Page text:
Buying real estate is (at least for many) a long-term decision. Right?
Would you buy or build a house in a flood plain? My advice: don’t make a glaringly stupid decision.
Would you buy a house near a flood plain? Possibly. Depending on the definition of “near.”
Would you buy a house near what could be/is likely to be a flood plain? Hmmmmm
$882 billion of housing stock will be underwater by 2100 based on current predictions of rising sea levels. https://t.co/VaeqDximwx
— Spencer Rascoff (@spencerrascoff) August 2, 2016
Nearly a Trillion dollars of housing stock … gone.
Yet … we continue to build and subsidize building now in flood-prone areas. Why?
Asked about the predictions of seas rising six feet, Dennis Burke, vice president of state relations at the Reinsurance Association of America said, “If that happens, there will be parts of the country that are uninhabitable. That should be a concern to all of us, particularly with the shifts in demographics where more people are moving toward the coast because it’s a nice place to live.”
The industry is in touch with NOAA, and understands that the science indicates there will be rising sea levels, said Burke, who also spoke at a “Climate Risk Summit” this summer in Washington State.
“Fortunately, the predicted sea-level rise gives us time to prepare. Individuals and society need to think about how and where to build — and to what height, and with what building techniques and materials,” Burke said.
But … we all know that we won’t do a damn thing.
From the Washington Post
“This is going to be a massive issue worldwide,” Michael Gerrard of Columbia University, who directs the Sabin Center for Climate Change Law, told The Post in a recent interview. “We don’t know yet the exact pace, but we know it’s coming. A certain amount is unavoidable.”
Keep in mind that Virginia’s infrastructure grade by the American Society of Civil Engineers is a C-. We can barely maintain our current infrastructure, much less build for the future.
Knowing all that … would you buy in a flood plain? If you’re a Realtor, what would you advise?
I don’t know why I care.. I’ll be dead by the year 2100.
Update 25 November 2016: The New York Times has a remarkably in-depth story about buying homes in and near flood plains and coastal areas. Read the whole thing. It’s long. And worth-while.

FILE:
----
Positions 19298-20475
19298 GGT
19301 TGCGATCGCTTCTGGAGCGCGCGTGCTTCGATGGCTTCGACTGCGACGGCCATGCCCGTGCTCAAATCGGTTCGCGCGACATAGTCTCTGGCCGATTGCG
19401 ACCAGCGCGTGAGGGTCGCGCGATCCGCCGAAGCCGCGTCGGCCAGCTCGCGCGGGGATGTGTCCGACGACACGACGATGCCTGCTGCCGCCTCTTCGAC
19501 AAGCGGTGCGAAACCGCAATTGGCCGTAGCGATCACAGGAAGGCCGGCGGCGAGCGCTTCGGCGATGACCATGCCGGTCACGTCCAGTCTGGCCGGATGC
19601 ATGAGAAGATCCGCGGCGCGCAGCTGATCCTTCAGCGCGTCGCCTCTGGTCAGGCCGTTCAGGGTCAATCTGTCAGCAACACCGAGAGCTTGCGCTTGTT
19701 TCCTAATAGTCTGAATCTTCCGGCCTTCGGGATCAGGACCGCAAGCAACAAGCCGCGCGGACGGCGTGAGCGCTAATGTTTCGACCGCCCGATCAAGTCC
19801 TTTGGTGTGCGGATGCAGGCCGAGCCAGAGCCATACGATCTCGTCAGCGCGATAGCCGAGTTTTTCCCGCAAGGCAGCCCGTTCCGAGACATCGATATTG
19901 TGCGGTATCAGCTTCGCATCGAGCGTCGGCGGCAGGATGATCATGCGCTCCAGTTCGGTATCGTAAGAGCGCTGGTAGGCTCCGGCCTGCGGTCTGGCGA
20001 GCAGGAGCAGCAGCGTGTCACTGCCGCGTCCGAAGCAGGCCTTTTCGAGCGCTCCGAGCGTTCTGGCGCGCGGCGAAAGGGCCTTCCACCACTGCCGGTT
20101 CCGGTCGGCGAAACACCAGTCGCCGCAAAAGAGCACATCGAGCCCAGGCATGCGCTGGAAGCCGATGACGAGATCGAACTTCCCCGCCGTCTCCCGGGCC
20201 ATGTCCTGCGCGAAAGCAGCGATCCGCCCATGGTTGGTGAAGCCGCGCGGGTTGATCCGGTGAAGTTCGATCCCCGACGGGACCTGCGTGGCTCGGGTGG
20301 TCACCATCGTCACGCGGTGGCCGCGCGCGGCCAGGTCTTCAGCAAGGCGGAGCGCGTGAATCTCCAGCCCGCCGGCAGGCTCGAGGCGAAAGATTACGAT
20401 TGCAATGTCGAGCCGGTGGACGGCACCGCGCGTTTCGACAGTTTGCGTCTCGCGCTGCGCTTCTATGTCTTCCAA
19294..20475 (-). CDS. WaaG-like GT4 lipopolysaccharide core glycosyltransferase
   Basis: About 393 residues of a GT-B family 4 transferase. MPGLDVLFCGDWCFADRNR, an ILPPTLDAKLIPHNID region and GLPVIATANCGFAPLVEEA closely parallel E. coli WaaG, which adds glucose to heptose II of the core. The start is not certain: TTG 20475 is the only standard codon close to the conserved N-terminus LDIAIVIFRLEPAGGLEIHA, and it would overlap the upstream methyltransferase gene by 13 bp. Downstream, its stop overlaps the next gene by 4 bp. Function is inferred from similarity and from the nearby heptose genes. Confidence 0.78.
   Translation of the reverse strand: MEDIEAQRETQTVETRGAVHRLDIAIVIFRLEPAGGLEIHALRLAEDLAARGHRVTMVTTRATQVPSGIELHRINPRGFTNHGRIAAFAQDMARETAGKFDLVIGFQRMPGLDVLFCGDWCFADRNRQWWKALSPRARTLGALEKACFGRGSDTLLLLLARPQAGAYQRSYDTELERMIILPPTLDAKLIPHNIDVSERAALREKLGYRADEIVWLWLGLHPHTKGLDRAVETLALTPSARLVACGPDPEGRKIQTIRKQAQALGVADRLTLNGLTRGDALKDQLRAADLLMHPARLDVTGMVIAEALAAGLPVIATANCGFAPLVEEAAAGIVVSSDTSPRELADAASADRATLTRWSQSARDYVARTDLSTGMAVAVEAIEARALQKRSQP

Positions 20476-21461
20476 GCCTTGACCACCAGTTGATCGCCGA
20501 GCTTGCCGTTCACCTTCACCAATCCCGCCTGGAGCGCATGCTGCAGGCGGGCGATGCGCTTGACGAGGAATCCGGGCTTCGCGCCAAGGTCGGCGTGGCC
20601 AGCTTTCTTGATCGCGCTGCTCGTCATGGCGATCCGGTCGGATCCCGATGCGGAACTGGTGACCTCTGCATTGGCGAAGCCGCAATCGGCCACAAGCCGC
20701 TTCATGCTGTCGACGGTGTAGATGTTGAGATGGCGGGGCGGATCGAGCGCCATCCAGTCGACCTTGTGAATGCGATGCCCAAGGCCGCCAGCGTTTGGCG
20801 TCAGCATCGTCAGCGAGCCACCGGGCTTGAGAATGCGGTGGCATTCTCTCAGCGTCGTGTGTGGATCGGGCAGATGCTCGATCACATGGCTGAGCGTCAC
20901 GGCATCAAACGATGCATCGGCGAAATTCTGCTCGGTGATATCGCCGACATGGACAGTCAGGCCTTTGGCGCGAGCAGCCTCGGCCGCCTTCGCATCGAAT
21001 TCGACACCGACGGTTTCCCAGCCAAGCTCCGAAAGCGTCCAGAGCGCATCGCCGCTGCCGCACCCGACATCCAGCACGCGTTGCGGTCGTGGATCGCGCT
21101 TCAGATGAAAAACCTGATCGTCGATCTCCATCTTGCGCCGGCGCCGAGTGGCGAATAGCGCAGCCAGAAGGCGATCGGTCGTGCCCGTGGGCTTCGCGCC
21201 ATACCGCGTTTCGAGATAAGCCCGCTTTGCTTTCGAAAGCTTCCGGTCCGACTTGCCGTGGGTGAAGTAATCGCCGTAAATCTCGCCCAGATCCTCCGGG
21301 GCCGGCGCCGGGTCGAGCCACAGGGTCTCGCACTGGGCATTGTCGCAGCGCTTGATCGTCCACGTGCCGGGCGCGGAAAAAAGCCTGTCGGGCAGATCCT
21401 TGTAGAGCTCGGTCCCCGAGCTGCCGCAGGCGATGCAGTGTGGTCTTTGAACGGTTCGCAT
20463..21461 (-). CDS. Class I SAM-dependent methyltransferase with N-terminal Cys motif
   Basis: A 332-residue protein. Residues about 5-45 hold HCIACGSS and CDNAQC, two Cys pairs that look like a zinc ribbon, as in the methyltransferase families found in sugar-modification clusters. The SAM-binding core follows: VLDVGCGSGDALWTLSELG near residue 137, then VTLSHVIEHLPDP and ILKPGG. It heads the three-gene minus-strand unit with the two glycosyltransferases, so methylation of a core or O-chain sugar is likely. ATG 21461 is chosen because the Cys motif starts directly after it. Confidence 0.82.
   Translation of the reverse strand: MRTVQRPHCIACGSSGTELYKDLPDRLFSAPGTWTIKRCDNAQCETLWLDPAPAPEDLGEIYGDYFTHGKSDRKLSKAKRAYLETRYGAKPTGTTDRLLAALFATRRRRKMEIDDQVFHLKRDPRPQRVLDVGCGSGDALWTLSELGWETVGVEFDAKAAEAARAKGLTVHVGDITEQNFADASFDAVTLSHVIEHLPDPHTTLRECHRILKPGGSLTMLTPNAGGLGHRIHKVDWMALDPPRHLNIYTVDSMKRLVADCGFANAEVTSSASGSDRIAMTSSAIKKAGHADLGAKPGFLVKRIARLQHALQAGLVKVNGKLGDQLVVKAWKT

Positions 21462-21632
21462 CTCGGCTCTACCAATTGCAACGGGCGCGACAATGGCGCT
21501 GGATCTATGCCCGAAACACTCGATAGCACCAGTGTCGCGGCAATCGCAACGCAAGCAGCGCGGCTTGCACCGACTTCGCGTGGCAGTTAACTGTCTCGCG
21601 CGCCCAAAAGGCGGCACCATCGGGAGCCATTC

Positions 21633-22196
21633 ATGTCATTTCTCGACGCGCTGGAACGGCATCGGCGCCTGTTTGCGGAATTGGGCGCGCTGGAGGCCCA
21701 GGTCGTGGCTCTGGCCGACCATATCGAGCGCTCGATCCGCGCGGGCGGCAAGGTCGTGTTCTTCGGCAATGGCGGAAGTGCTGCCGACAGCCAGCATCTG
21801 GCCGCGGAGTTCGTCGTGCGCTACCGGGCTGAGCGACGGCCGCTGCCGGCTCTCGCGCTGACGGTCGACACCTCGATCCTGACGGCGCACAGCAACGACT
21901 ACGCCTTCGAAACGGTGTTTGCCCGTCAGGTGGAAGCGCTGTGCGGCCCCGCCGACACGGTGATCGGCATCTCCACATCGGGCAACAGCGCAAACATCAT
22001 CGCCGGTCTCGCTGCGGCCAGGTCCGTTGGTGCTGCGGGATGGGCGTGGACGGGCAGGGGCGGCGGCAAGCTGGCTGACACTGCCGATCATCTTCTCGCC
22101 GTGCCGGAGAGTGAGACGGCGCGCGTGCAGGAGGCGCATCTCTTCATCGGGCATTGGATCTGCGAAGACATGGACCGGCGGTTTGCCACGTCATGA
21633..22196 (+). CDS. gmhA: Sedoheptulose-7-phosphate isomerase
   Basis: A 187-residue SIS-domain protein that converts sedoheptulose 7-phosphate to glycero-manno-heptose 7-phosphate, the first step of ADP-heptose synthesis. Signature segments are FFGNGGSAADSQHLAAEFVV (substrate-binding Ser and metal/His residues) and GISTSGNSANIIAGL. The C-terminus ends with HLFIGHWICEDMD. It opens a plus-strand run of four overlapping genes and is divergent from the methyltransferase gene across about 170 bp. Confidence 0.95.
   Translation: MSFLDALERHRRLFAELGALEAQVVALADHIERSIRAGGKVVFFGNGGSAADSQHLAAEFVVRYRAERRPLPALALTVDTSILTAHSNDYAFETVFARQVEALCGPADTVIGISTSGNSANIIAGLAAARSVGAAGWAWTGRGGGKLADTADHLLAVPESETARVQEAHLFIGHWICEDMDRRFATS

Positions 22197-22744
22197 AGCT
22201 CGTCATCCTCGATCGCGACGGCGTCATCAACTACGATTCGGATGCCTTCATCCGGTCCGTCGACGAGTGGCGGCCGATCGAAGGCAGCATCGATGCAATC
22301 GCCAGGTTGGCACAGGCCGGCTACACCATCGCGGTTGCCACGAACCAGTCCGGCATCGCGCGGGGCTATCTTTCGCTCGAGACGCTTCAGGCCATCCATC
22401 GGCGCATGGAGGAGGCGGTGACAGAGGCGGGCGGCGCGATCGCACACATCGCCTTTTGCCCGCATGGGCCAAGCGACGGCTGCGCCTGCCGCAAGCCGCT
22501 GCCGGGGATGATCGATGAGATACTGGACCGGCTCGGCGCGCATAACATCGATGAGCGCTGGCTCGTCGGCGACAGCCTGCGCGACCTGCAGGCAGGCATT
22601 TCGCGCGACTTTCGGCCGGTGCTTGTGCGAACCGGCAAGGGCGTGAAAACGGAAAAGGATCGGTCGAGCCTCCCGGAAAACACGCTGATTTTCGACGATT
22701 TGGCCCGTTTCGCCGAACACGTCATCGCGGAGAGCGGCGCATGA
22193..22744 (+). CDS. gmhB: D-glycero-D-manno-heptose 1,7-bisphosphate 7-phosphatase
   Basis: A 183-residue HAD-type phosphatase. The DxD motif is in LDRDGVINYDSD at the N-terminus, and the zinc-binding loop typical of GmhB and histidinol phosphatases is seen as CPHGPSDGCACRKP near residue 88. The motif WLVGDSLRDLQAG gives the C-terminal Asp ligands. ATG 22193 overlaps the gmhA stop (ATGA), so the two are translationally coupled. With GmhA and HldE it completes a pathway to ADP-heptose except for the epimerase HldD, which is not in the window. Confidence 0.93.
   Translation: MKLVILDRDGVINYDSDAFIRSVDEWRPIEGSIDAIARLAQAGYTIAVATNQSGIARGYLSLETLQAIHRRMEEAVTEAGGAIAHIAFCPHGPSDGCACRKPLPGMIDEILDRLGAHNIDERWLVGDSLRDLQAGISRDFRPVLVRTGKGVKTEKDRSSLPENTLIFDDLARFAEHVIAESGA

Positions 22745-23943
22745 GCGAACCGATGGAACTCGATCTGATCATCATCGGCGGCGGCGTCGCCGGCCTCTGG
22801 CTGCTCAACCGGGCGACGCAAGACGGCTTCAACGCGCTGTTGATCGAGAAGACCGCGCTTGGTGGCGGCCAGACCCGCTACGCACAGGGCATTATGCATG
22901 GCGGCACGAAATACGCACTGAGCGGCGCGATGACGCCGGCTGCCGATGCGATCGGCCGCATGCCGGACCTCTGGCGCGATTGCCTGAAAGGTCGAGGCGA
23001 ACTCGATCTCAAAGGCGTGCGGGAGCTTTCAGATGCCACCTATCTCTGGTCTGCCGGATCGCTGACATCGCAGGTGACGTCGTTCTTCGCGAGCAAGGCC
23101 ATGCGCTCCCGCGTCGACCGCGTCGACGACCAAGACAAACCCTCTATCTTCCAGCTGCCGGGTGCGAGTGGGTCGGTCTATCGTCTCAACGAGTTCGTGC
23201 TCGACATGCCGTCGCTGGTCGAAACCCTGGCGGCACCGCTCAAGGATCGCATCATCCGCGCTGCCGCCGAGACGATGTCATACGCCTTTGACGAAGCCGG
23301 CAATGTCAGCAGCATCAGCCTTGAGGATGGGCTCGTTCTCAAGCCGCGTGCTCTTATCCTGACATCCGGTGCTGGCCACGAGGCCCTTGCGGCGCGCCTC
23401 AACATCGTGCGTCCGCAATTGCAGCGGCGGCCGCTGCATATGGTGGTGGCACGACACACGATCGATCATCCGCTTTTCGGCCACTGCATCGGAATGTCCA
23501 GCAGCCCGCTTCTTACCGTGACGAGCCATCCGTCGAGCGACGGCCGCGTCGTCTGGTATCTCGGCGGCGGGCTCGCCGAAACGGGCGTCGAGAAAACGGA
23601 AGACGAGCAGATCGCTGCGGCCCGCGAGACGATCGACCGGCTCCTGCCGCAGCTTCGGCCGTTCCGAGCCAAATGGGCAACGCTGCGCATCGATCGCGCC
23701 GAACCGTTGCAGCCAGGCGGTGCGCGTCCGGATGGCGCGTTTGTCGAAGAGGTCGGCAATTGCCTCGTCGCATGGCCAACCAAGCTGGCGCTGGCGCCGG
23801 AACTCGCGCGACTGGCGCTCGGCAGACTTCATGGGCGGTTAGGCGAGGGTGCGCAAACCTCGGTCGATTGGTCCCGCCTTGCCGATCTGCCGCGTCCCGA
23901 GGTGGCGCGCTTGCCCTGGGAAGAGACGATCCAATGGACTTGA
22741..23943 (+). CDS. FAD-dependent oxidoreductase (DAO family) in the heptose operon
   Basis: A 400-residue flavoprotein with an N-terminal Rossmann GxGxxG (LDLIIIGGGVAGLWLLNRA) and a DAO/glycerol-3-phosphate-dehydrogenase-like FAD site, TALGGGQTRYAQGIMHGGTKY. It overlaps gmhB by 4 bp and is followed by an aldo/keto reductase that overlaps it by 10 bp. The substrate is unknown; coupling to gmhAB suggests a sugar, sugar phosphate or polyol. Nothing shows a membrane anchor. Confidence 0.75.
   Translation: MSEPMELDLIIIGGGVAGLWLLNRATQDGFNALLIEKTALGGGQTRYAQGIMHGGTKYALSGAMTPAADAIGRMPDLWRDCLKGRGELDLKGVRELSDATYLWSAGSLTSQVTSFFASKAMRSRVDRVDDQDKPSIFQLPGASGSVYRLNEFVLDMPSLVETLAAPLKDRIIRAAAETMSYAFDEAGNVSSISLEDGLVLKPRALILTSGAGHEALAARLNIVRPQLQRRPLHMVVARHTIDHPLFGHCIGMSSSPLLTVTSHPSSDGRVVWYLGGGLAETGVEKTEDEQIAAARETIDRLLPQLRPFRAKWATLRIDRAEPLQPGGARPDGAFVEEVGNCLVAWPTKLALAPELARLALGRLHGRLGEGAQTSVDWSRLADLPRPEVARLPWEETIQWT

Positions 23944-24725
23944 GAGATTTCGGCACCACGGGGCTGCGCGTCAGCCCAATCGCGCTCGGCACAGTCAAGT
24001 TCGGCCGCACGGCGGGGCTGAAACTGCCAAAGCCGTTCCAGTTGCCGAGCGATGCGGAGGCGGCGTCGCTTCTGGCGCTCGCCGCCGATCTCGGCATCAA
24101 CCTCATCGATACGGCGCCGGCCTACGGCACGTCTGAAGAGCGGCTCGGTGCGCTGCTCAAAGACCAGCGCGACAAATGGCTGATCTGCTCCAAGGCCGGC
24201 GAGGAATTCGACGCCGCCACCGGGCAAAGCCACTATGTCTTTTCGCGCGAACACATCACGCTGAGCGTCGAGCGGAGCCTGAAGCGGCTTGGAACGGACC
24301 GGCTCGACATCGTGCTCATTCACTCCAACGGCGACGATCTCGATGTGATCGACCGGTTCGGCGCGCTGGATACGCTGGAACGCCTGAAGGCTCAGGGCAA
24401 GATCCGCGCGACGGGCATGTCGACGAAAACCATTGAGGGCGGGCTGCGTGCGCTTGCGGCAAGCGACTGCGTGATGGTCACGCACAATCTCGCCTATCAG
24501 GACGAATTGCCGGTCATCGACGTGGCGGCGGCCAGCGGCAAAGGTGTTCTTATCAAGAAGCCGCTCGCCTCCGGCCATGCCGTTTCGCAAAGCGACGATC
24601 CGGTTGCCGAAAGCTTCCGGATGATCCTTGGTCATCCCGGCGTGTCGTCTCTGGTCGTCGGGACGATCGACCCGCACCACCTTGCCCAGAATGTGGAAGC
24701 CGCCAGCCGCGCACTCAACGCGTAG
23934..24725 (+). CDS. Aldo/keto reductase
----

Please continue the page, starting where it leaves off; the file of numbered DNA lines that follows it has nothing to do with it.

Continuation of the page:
Notably regarding Virginia:
Virginia requires real estate agents to reveal whether a property is in a military airplane noise zone, has defective drywall or has ever been used to manufacture methamphetamine. After the flood maps were updated, the industry wondered what new disclosure rules would be mandated. Should homeowners or their agents be required to reveal to potential buyers if the house had been flooded? Should they have to tell how much flood insurance cost and was estimated to rise?
Within a year, state lawmakers passed a real estate disclosure law that the industry hailed as a major step forward. “We are immensely satisfied,” Deborah Baisden, then president of the Virginia Association of Realtors, said of the law.
While the law encourages home buyers to exert due diligence in investigating the risk of living in a flood hazard area, it also explicitly states that the seller of a home is not obligated to disclose whether the home is in a zone that FEMA regards as high risk.
Some city officials said the law did not go far enough. “It’s a nondisclosure disclosure,” Meg Pittenger, an environmental manager for the city of Portsmouth, Va., told a reporter for The Virginian-Pilot. She added that it should have required sellers or agents to inform prospective buyers whether a property lies in a flood zone.
Flood risks are easily overlooked because past flood damage often goes unreported and, as in Virginia, the burden of discovering it falls to the buyer. LexisNexis, a news and legal research company, can supply sellers a report with the history of flood claims on the property, but buyers usually do not know to ask for it. FEMA collects information on federal insurance claims for homes nationally, but the agency has been reluctant to make it public for privacy reasons.